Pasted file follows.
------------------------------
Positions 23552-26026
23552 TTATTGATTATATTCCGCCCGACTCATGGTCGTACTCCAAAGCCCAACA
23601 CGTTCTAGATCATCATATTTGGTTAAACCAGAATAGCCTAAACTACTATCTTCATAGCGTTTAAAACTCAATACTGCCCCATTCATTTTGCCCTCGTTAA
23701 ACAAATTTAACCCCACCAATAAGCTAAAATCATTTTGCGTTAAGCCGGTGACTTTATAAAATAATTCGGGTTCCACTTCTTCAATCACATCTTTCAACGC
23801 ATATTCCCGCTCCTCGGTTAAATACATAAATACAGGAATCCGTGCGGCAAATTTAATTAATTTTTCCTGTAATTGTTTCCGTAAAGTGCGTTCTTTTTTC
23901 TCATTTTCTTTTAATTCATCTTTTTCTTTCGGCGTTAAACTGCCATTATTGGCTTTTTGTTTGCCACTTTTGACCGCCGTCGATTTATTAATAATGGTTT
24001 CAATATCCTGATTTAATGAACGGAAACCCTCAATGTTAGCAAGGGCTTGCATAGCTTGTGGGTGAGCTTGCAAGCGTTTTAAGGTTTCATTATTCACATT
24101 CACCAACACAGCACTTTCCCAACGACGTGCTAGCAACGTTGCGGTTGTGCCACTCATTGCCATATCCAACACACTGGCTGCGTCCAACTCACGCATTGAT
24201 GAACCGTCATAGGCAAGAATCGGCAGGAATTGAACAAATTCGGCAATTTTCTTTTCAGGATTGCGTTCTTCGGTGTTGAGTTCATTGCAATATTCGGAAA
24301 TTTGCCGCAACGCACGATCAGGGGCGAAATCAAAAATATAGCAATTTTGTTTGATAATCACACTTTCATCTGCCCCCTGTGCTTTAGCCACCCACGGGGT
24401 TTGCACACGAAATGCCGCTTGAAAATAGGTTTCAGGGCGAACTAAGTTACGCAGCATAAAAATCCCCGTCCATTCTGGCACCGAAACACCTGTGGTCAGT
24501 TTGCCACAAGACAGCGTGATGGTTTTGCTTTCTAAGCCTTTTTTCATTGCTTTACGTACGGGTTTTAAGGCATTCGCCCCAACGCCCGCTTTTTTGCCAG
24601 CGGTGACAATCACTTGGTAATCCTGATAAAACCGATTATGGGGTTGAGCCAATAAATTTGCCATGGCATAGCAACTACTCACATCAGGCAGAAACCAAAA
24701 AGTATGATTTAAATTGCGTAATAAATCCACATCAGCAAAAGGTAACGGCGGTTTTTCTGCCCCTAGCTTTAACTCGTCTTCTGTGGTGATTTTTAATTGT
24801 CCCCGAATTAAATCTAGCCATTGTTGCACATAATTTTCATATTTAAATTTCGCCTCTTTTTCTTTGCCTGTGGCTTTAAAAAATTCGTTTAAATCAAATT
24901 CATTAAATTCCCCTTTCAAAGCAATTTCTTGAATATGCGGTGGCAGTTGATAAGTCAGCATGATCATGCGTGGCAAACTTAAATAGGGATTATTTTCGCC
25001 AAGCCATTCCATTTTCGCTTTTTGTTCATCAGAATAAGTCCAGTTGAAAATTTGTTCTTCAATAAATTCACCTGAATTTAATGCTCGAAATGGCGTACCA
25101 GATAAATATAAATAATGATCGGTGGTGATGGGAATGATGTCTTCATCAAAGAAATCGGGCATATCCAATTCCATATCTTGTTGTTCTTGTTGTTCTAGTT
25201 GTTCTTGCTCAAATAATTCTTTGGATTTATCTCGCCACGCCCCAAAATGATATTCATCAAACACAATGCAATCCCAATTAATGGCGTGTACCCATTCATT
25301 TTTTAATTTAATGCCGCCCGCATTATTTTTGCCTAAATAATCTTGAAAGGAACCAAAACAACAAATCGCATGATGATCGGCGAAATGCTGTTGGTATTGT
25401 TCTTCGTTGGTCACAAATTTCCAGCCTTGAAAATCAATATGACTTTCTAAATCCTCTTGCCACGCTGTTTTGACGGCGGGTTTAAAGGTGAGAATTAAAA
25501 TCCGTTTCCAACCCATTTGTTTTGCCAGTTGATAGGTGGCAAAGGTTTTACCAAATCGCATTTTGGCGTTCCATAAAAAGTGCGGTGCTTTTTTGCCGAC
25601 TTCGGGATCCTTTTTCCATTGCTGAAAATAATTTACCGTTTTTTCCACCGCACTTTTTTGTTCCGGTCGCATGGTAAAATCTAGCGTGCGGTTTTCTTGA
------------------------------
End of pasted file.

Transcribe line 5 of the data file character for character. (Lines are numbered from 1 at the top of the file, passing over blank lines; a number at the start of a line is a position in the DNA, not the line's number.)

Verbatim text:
23801 ATATTCCCGCTCCTCGGTTAAATACATAAATACAGGAATCCGTGCGGCAAATTTAATTAATTTTTCCTGTAATTGTTTCCGTAAAGTGCGTTCTTTTTTC